3. Light the wood heater
Open all the air vents on the stove before lighting. Then, light the fire at different points across the bed to help quicker and even kindling. Once the wood begins to burn, close the door of your potbelly stove while leaving all the vents open.
What to do if your wood is burning so fast
Your freestanding wood fire should burn evenly and gradually. If you notice that your wood is burning fast, it is due to one of the following reasons;
- The door is open, or the door seal is no longer working properly
- The air vents are too open
- You are burning softwood rather than hardwood
- Using small logs
- The damper is too open
- The stove needs to be replaced.
The first thing you should do to get your heater burning appropriately is to close the vents. If, after checking all the aforementioned factors and your heater continues to burn out of control, it is time to shop for a new inbuilt wood heater.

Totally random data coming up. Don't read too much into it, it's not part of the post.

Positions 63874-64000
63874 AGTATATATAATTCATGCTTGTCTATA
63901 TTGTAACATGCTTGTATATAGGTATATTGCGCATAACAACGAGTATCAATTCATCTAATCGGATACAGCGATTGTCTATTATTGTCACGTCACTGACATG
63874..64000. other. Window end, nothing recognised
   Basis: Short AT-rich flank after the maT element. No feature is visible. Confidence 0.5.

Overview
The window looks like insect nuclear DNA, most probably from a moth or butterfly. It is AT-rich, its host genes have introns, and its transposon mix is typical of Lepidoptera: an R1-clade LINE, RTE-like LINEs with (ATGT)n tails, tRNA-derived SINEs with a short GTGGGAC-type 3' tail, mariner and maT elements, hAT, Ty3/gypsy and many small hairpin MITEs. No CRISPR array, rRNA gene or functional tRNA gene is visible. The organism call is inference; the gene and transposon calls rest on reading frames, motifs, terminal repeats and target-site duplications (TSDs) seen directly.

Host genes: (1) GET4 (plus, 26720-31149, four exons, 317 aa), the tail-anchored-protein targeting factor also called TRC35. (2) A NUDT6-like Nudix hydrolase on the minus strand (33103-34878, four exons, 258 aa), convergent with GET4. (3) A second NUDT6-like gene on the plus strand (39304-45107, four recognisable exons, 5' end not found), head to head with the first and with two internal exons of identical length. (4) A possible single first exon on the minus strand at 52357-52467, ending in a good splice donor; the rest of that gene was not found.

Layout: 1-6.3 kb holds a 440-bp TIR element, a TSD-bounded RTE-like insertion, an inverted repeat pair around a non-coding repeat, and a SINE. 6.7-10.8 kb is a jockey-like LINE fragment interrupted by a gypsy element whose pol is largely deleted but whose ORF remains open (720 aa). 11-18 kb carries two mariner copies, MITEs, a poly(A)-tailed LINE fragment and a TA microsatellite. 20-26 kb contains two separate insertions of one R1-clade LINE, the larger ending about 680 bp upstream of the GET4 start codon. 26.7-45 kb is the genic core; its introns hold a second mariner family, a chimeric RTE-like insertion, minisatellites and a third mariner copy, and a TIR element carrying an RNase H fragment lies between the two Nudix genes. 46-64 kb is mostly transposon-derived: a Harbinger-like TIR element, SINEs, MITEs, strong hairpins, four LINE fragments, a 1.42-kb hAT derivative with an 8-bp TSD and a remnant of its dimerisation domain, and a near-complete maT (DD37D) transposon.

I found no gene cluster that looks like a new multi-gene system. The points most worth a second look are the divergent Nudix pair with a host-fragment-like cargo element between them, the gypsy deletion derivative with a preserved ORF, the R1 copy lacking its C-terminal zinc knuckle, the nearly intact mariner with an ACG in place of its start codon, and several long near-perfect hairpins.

Things to consider when buying wood heaters in Melbourne
When you are ready to shop for a radiant wood heater, there are a few things to keep in mind. However, the two critical features to consider are the size of the wood heater compared to the size of your home the heat output. Below are some of the things you should pay attention to while making your choice.
1. Insert or freestanding
Firstly, you need to decide whether to buy a freestanding or insert a wood heater. The freestanding is portable and flexible. You have greater flexibility on where you can place it. Some freestanding are designed to use different fuel sources (wood, electric, or gas). On the other hand, the insert wood heater can only be used in the existing fireplace. It is meant to fill up an existing fireplace.